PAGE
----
Wearable technology is about to expand into a whole new sub-market via your ear-holes with the advent of “hearables.” And this new category of connected devices for your ears is beginning to make its mark on global markets.

Experts predict that the hearables market could surpass $16 billion by 2020. A key component to the rosy prospects for hearables is their potential to steal market share from headphones, medical hearing aids and other wearables that aren’t situated in the ear.

Several of the large electronics firms are gearing up to begin production of their own hearables, which could see a flood of the new technology on global markets.

Of particular interest is Apple’s expansion into greater ear-based technology is its introduction of wireless Airpods. These new headphones were launched in tandem with the new iPhone 7 which was designed without a headphone jack, causing much controversy among audiophiles.

But behind Apple’s push for its cordless headphones is its strategy to drive customers towards its proprietary technology for its huge customer base.

And as is often the case, Apple’s revolutionary innovations often open the door for whole new categories of technology.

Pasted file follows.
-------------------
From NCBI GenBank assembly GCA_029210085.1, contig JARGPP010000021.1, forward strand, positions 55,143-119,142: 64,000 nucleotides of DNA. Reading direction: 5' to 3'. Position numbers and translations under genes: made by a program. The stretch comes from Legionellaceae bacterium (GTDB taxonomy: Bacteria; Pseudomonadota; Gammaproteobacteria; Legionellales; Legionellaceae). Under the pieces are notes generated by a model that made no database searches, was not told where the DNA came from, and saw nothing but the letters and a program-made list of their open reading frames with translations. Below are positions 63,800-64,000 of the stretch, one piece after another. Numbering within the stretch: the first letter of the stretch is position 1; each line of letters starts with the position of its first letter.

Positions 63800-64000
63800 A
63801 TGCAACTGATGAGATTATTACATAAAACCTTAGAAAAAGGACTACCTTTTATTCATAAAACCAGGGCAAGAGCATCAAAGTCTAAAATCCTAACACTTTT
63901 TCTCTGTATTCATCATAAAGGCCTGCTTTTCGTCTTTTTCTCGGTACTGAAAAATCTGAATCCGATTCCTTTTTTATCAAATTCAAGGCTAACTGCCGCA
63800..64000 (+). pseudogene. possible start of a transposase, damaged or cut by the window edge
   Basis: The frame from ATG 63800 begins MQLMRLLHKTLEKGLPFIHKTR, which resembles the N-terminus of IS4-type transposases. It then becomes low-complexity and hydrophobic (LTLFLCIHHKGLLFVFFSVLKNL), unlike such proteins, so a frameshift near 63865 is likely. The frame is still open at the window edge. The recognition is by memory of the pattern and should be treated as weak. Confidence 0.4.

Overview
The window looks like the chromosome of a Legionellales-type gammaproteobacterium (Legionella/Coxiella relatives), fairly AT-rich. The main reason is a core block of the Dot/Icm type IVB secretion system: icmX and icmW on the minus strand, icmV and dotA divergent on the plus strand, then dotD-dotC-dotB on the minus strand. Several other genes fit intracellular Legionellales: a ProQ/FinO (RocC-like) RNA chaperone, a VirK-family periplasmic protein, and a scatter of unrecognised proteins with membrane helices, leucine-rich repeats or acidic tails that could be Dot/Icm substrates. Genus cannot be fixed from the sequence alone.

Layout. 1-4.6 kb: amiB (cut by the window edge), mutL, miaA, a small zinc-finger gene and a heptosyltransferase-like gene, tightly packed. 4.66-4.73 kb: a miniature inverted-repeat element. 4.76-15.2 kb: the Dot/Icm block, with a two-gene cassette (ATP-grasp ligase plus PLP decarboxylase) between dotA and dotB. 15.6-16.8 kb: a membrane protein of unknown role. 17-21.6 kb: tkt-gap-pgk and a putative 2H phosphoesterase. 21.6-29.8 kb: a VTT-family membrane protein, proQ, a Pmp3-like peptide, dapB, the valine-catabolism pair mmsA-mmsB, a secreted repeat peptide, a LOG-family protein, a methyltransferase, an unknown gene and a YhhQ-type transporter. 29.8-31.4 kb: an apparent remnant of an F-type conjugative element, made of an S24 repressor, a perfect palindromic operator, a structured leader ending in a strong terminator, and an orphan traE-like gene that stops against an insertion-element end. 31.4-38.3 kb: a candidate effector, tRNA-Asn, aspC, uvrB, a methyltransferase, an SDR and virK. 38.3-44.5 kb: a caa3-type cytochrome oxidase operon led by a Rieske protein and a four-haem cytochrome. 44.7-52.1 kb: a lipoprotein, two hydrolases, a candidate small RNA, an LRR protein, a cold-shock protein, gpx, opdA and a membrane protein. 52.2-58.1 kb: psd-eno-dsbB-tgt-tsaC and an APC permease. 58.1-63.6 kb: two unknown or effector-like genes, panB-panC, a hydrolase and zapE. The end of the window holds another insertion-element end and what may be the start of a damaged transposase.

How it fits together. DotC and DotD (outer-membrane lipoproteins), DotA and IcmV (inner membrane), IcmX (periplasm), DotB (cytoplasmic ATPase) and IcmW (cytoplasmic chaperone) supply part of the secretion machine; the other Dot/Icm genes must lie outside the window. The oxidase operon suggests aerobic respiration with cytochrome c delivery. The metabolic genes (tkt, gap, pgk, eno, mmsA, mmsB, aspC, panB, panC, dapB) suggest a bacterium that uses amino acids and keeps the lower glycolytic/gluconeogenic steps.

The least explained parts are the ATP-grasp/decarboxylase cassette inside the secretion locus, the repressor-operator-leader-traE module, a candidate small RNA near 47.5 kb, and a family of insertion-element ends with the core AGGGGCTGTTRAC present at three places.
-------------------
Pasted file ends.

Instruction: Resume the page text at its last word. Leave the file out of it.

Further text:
Combined with wireless technology like Bluetooth, wireless hearables could prove quite disruptive to the consumer electronics market.

One shift will be hearables ability to shift much of the capabilities currently provided by wearables from the wrist to the ear.

Each hearable means one less screen

This shift will eliminate the screens that wearables currently rely on, to be replaced with voice input capabilities. This will enable users to receive messages from devices directly into the ears.

These hearables will be able to take over voice assistant functionality and integrate with augmented reality systems.

As well, ear-based devices have the potential to provide superior medical monitoring and fitness tracking capabilities.

Body movement can adversely affect the accuracy of traditional wearables when measuring heart rate and blood pressure, but not so with hearables. This is because the ears provide a stable way to measure vital signs as they have a consistent blood flow level.

Hearables also will be able to combine high-end audio capabilities and noise cancellation, which will eat into the market of traditional headphones and hearing aids.